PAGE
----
In addition to monitoring amplification in qualitative PCR tests, an IC can be used as an internal quantitation standard (QS) for quantitative PCR tests (19, 27). In quantitative PCR tests, the QS is added to each clinical specimen at a known copy number and is carried through all test processes. The QS controls for specimen-to-specimen differences in recovery during processing, amplification efficiency, and detection efficiency to permit the accurate quantitation of target nucleic acid in each specimen. The amount of target nucleic acid in a specimen is calculated by multiplying the target-specific signal by the ratio of QS input copy number to QS signal.
In summary, we have developed an IC that is introduced into each test sample and is coamplified with target nucleic acid from the clinical specimen. We have used the IC to demonstrate that the frequency of inhibition in COBAS AMPLICOR PCR tests ranged from 1 to 10%. Although the frequency of inhibition is low, an IC has been incorporated into COBAS AMPLICOR and AMPLICOR tests to assure the integrity of negative results. Furthermore, by using the IC, we identified additional infections that would otherwise have gone undetected.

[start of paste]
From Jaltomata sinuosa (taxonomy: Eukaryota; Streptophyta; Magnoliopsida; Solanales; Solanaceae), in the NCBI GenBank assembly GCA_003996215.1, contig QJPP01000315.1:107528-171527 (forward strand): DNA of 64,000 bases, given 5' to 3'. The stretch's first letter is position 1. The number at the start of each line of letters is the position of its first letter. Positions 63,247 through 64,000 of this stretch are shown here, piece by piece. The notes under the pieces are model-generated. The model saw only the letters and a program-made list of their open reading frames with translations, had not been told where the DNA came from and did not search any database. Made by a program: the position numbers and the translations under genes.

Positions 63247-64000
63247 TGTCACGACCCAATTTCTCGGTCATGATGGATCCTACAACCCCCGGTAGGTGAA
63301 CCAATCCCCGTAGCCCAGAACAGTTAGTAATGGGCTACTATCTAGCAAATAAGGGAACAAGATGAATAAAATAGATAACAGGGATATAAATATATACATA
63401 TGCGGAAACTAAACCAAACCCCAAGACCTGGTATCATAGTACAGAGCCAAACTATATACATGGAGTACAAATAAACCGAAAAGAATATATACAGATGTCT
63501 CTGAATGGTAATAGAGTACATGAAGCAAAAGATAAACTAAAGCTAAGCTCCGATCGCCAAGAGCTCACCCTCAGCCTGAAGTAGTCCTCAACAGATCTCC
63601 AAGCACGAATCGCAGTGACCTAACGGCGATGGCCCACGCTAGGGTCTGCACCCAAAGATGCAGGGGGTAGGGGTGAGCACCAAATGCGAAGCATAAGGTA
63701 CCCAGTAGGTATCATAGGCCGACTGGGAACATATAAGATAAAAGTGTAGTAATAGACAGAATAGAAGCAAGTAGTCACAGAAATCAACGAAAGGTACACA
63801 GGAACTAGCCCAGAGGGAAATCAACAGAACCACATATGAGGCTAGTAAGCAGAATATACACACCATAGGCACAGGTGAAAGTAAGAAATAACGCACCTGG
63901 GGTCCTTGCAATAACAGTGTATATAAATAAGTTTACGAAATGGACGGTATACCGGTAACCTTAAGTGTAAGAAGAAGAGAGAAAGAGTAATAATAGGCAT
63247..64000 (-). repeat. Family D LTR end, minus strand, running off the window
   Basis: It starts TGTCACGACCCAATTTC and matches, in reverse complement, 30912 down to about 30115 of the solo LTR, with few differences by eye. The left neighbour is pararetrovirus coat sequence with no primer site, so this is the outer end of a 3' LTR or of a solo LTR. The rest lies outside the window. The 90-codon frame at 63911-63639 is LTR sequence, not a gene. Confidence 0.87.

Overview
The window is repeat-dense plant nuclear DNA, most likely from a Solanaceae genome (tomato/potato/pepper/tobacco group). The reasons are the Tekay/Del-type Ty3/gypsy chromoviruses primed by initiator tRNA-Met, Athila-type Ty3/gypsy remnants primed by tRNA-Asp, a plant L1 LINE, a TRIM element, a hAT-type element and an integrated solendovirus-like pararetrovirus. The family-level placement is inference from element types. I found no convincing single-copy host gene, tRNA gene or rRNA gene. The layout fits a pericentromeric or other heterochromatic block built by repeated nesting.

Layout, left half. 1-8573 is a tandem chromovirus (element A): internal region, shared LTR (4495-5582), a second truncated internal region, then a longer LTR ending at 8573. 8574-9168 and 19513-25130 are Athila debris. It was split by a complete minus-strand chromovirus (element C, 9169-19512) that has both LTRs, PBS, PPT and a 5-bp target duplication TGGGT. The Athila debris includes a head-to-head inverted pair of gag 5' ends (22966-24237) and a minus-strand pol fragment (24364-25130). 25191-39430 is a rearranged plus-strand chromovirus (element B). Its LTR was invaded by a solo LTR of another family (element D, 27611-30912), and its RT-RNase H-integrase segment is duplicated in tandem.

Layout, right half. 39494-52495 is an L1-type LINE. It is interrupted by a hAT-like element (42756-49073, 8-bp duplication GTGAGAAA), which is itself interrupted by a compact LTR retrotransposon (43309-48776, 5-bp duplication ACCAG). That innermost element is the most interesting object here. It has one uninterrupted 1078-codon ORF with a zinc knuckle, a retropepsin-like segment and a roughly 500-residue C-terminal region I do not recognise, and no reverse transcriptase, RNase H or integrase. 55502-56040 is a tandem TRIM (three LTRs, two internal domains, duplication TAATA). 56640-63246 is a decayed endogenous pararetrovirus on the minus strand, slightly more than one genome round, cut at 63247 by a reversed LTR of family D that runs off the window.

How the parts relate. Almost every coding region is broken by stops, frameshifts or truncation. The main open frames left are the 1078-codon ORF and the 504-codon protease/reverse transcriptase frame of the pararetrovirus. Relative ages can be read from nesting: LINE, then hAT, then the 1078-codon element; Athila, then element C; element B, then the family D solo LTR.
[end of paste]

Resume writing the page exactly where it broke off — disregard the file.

We thank E. Dragon, T. White, and R. Pinnola for helpful comments during preparation of this manuscript. J. Q. Yang and A. Wang provided clinical data for the COBAS AMPLICOR C. trachomatis and N. gonorrhoeae tests and IC cutoff data. Ann Butcher, K. Gutekunst, C. Young, V. Tevere, R. Sun, G. Colucci, M. Pedrocchi, H.-J. Burkardt, J. Vincelette, M. Bogard, J. Schirm, A. Bouza, R. Alonso, R. Antinozzi, and T. Fenner provided clinical data for the COBAS AMPLICOR M. tuberculosis and HCV tests.


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Published In

cover image Journal of Clinical Microbiology
Journal of Clinical Microbiology
Volume 36Number 11 January 1998
Pages: 191 - 197
PubMed: 9431945


Received: 26 June 1997
Returned for modification: 10 September 1997
Accepted: 10 October 1997
Published online: 1 January 1998


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Maurice Rosenstraus
Roche Molecular Systems, Branchburg, New Jersey 08876
Zhuang Wang
Roche Molecular Systems, Branchburg, New Jersey 08876
Sheng-Yung Chang
Roche Molecular Systems, Branchburg, New Jersey 08876
David DeBonville
Roche Molecular Systems, Branchburg, New Jersey 08876
Joanne P. Spadoro
Roche Molecular Systems, Branchburg, New Jersey 08876